Hollapeño Hot Sauce Nutritional Facts:
  Chili Pepper History

  The original chili pepper plant, classified as a fruit, not a vegetable, hails from either Peru or Bolivia, depending on which anthropologist you ask, circa 7000 B.C. The tiny, pungent red fruit was most widely cultivated in Mexico, where it was deemed important enough to serve as currency as well as food. Seeds were carried by birds throughout Central, South, and southern  North America. Modern Mexico still produces the greatest variety of chile peppers, about 140 types at last count.

  Our great American history finds Christopher Columbus on a long and arduous quest for spices. Food has long been a traditional and powerful reason to traverse the expanses of our world and different cultures. One of the great foods Columbus  returned with was “aji”, or “child” as it is translated. On his return to Europe, the “aji” was renamed the “Calcutta Pepper” by Leonard Fuchs, a German botanist who believe that Columbus had found India. And thus it  began.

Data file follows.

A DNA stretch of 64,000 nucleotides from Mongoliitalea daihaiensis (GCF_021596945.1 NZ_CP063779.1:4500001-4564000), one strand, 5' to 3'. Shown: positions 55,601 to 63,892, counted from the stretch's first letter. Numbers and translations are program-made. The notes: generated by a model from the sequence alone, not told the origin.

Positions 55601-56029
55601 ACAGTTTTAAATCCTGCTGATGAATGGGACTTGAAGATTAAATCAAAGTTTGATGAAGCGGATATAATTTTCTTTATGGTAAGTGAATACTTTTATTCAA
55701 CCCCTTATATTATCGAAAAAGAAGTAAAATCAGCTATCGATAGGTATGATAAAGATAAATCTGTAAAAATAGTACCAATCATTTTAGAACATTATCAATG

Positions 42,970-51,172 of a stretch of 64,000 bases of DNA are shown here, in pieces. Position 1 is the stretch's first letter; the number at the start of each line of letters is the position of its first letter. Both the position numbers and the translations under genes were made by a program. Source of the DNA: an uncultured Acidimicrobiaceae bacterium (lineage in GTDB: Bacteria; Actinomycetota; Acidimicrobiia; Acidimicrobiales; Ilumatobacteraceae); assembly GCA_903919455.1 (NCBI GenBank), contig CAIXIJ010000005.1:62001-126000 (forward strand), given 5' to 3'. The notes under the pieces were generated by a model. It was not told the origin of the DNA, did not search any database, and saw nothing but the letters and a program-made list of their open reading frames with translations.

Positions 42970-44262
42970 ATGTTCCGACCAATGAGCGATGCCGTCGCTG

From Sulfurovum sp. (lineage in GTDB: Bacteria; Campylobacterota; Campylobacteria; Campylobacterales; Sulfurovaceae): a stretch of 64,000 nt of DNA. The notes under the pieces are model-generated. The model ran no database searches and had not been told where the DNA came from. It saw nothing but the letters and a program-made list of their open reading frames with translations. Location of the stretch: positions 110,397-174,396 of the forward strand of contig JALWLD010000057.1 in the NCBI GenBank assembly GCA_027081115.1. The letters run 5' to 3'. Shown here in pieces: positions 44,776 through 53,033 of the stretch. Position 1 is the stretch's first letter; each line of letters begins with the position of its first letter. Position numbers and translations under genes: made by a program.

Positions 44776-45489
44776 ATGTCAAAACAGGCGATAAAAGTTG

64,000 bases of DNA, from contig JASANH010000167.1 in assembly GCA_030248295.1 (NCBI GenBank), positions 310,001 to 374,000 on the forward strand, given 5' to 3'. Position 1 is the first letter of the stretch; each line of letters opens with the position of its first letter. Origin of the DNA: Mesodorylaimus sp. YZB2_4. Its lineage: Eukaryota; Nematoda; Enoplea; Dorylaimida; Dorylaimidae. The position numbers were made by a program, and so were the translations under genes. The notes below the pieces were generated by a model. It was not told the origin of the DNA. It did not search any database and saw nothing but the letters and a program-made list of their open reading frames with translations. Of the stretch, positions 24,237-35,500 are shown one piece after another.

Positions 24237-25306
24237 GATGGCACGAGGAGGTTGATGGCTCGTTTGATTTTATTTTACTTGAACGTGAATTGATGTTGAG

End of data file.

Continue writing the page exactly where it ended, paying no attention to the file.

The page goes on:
Also, interestingly enough, the original word for chile peppers in the Mexican Indian language, Nahuatl, is “chilli.”
  Chili peppers are extremely healthy for you, and should be  included in your regular diet. Here's why...

  Chili Peppers Fight Migraine Headaches and Sinus Headaches
  Studies show that chili peppers can provide pain relief for migraine and sinus headaches. Capsaicin, the chemical that makes chili peppers hot, is known to inhibit a key neuropeptide, Substance P, that is the key brain pain transmitter. Go capsaicin!

  Chili Peppers Prevent Sinusitis and Relieve Congestion

  Capsaicin once again! The pepper heat helps to stimulate secretions that aid in clearing mucus from your nose, combatting nasal congestion. It also contains antibacterial properties that help fight chronic sinus infections.

  Chili Peppers Fight Cancer

  Capsaicin not only causes the tongue to burn, it also drives prostate cancer cells to kill themselves, according to studies published in the March 15 issue of Cancer Research.  

  According to the research, capsaicin induced approximately 80 percent of prostate cancer cells growing in mice to follow the molecular pathways leading to apoptosis. Prostate cancer tumors treated with capsaicin were about one-fifth the size of tumors in non-treated mice. 

  "Capsaicin had a profound anti-proliferative effect on human prostate cancer cells in culture," said Dr. Lehmann, M.D.,  Ph.D. "It also dramatically slowed the development of prostate tumors formed by those human cell lines grown in mouse models.
 Anatomy of a Jalapeño

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